Special Feature
Part of a ZDNet Special Feature: Working from home: The future of business is remote

Starbucks just revealed the truly disturbing effect of working from home

Working from home has made people alter their habits in even more radical ways than may intially appear. Employees and consumers just aren't the same anymore. Some changes are extraordinary.

Remote working from home. Freelancer workplace in kitchen with laptop, cup of coffee

The first coffee of the day? Or the fourth?

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I worry about my friends.

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I don't get to see them so often -- if at all. I want to know if they've changed. I want to know if working from home has altered them in such a way as to fundamentally affect how they live and who they are.

It's clear that all the Zooming and Teaming has placed us ever more in front of screens and away from what we used to call a normal life.

Last week, I wrote about how Microsoft has studied how its employees are now behaving. They're sending far more IMs between 6 pm and midnight, for example. Their working hours have expanded. They start earlier and finish later.

Whatever products your business is peddling, it's worth reflecting on how people's behavior has altered in fundamental ways.

This week's spate of corporate results offered all sorts of little insights. The most absorbing came from Starbucks. 

This is a brand that's a barometer of American life. Working life, especially. You go to Starbucks first thing in the morning and you witness the precise stress levels of your fellow humans in real time. That's how it used to be.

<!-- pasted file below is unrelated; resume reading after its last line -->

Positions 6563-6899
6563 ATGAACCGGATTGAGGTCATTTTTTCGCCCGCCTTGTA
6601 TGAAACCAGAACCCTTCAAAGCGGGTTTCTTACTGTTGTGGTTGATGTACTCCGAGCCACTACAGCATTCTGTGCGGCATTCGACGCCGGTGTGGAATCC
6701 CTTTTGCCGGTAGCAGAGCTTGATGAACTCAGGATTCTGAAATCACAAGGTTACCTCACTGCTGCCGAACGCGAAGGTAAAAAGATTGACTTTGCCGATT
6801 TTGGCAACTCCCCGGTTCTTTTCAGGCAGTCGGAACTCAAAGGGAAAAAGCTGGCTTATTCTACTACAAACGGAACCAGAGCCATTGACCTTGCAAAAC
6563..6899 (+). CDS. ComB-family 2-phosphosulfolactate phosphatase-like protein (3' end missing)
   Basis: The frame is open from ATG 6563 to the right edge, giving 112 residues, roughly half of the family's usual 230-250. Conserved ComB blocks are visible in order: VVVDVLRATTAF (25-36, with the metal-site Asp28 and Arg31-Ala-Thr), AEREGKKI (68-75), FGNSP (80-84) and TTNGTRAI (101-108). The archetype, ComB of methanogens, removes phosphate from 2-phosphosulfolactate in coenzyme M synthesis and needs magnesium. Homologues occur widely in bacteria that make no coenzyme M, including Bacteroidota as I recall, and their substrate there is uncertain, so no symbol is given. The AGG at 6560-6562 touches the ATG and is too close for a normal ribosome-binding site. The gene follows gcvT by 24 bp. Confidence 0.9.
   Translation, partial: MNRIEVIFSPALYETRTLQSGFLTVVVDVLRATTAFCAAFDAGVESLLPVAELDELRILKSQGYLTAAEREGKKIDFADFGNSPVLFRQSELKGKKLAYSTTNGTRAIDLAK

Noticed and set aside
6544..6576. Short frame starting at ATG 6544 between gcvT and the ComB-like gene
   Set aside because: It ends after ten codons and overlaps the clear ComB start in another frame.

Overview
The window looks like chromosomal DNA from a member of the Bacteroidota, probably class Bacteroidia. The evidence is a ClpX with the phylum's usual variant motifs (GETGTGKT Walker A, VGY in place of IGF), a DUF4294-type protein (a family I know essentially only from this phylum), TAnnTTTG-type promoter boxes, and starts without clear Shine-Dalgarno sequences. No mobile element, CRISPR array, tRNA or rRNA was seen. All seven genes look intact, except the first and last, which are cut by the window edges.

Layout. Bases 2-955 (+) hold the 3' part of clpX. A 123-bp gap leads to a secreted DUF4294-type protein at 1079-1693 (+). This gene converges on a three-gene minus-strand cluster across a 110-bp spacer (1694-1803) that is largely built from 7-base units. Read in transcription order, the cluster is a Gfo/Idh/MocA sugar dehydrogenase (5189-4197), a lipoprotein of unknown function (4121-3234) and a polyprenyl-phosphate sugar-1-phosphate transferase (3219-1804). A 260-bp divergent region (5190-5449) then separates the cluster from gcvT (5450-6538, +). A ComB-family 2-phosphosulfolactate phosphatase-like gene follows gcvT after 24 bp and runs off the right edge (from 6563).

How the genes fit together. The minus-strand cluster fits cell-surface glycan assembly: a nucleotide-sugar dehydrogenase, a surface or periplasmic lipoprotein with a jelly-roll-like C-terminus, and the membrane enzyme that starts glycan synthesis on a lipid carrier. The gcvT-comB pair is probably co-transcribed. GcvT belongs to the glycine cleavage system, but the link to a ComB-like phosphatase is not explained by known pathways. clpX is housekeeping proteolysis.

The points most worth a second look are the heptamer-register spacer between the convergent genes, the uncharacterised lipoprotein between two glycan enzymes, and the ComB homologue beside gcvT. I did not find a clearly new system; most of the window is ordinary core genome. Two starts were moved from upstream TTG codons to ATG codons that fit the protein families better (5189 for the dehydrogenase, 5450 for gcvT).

On revealing the company's results, Starbucks executives also revealed just how much human behavior has changed and it's oddly disturbing.

It isn't so much that more customers are ordering via the company's highly efficient app. It's that their working days are very much reflective of Microsoft's research.

People are no longer making Starbucks their first-thing-in-the-morning injection of life. Instead, they're carving out a break at around 9:30am, in order to rush to Starbucks for a rush.

It seems, then, that many employees might be making coffee at home and disappearing into their laptops and computers the minute they get up. Sometimes, one hopes, after taking a shower and dressing. 

Technology can now make working from dawn happen. If everyone is behaving according to Microsoft's research results, then they're starting their days earlier and managing little breaks -- wherever they can get them -- during the day.

Starbucks is also seeing another peak that didn't really exist previously: 2pm is now another time when business picks up.

Could it be, again consistent with Microsoft's research, that people know their working days will be stretched out so they're  having to recharge in the early afternoon?

They know their working day will be extended. They know they'll have to (try to) fit in life issues in the middle of all the IMs that are flooding onto their screens. Which still leaves the question: Why are they rushing to Starbucks? Partly, perhaps, to pick up food too.

From a manager's perspective, it's worth learning how alert your employees might be at particular times of the day and why. It might even be worth giving those remote employees coffee breaks when they truly need them rather than, say, using AI to monitor their every last move.

But if you're a brand selling a product, you may need to make enormous adjustments to how you sell, what you sell, and, crucially, when you sell.

Those wonderfully enticing sales emails that arrive in inboxes at the crack of dawn may no longer be appreciated or even noticed. People are already too busy working.

But, should you choose, say, 9:42am to send those emails -- just after someone has taken five sips of their luscious Starbucks Almond Milk Latte -- you might see a more pleasing result.